Director: Dennis Donnelly
Starring: Cameron Mitchell, Pamelyn Ferdin, Wesley Eure, Nicolas Beauvy, Tim Donnelly
Bit by bit… by bit he carved a nightmare!
A killer runs loose on an apartment complex in Southern California. The women of that resides there gets killed off one by one in gruesome ways. The body of one of the girls doesn’t show up and the police tries to find out if it’s related to the murders and if they can find her body… or what’s left of it!
The Toolbox Murders is a serial killer movie that was influenced by The Texas Chainsaw Massacre and has a reputation of being very violent and brutal. It is one of the Video Nasties movies and it has also been banned in my very own Norway and refused classification in Australia.
The first thirty minutes of the movie shows the killer brutally slaying several young girls with nearly no dialogue or any character development going on. The murders are done well and the nail gun murder is especially memorable. After this the movie switches tone and focus completely and goes from being a slasher movie to becoming a psychological thriller instead.
It reminded me a little of When a Stranger Calls, another movie that completely switches tone after about 20 minutes. I don’t think this switch works very well here and would prefer that they either kept up with the slasher idea or just went with the psychological aspect instead. If they continued with the brutality of the first twenty minutes for the entire film then this surely would have even more notoriety now than what it already has.
Cameron Mitchell plays the killer and he looks great with his ski mask and toolbox. He does a good job of portraying the killer who is out to punish bad girls in the complex that he works as a handyman. He hasn’t quite been the same after his teenage daughter died in a car accident and since Laurie, played by Pamelyn Ferdin, resembles his lost daughter he kidnaps her instead of just killing her off. Dennis Donnely has done a lot of work in TV and this is his first and only movie as a director. He does a decent job, but probably did the smart move by sticking with TV series after this as the film looks and feels (after the initial slaughters) a bit like something shot for television.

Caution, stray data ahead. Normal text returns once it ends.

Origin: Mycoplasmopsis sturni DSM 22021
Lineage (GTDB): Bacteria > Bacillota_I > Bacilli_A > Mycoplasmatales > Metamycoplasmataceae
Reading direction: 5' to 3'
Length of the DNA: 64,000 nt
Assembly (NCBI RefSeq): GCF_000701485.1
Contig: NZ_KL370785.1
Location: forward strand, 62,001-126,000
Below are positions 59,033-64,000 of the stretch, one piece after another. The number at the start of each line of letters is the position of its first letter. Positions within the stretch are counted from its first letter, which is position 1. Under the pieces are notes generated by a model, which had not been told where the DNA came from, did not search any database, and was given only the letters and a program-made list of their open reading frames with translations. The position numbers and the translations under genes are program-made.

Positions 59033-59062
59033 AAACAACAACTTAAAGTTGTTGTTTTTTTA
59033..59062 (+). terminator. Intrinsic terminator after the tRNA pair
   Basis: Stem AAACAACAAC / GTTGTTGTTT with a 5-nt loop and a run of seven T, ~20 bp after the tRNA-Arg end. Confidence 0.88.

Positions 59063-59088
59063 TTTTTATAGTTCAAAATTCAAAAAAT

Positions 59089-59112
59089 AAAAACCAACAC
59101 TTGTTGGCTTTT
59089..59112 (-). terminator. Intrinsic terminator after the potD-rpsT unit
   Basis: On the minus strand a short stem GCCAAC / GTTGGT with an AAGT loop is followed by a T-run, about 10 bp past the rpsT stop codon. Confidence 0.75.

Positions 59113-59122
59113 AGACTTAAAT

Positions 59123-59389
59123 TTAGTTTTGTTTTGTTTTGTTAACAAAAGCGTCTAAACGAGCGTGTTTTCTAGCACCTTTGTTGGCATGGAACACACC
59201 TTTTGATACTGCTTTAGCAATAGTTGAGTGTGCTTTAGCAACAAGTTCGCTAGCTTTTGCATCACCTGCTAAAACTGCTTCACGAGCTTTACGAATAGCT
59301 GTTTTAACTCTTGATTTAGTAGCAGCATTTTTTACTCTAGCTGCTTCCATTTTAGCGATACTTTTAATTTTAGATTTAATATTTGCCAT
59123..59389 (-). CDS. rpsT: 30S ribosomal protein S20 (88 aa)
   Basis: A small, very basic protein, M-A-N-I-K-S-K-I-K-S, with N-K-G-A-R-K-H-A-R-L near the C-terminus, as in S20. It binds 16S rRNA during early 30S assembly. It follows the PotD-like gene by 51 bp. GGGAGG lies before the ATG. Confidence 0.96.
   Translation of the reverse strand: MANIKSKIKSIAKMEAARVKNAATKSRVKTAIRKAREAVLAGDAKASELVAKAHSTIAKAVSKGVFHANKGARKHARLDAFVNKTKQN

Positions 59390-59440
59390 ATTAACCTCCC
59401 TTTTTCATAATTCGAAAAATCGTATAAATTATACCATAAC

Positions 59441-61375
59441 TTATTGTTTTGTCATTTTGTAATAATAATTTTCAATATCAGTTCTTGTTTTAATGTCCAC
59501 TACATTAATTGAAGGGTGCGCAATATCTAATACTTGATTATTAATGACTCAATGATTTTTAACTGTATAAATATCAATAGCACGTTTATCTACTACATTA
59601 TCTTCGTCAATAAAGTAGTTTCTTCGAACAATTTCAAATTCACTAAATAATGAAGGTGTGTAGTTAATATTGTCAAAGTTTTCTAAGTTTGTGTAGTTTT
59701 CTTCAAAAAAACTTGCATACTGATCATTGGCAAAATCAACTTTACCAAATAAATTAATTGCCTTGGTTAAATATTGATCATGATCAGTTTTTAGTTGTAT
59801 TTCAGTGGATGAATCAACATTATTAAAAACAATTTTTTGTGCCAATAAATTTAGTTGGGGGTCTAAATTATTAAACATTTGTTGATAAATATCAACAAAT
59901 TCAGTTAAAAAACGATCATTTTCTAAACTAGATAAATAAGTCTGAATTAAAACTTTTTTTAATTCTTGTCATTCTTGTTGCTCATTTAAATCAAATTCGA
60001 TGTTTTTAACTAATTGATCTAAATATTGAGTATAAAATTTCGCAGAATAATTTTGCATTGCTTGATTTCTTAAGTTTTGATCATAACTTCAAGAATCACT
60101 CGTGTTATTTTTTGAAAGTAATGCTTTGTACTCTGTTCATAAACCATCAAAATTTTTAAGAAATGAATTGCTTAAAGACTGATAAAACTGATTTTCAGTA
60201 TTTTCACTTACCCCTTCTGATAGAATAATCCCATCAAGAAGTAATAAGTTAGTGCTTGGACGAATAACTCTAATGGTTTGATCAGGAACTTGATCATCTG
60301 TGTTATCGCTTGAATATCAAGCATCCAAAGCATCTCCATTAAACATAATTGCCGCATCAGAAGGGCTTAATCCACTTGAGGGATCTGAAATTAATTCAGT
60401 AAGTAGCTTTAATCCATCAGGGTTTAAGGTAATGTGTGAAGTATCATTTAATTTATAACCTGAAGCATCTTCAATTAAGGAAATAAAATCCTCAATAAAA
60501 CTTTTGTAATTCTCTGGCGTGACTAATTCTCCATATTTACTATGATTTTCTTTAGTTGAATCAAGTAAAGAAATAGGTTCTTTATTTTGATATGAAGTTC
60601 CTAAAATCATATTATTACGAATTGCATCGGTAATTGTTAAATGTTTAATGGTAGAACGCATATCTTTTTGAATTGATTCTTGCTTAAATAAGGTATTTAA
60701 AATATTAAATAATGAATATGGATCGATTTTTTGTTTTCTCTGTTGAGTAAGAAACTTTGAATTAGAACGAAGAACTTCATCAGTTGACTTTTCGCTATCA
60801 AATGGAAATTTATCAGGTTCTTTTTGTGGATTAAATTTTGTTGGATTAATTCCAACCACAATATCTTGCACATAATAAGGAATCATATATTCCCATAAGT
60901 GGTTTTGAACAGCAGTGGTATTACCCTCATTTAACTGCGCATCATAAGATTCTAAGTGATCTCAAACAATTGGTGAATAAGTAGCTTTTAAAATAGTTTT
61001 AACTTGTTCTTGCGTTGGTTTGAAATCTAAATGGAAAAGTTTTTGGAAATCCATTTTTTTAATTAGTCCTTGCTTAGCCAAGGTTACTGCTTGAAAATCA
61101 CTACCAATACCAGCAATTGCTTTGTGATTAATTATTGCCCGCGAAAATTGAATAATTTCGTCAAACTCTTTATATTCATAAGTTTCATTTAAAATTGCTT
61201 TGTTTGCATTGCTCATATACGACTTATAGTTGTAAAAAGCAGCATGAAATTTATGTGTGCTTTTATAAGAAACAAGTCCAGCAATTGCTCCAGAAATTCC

The Toolbox Murders has a title that reeks violence and gore. It doesn’t deliver that much in the gore department, but the killings are great because of the tone of the scenes and they also look good. I prefer the first thirty minutes of it and I also like Mitchell in it, but it doesn’t qute match up with the best from this genre and period. That being said it is absolutely a film worth seeing, especially for the opening twenty minutes.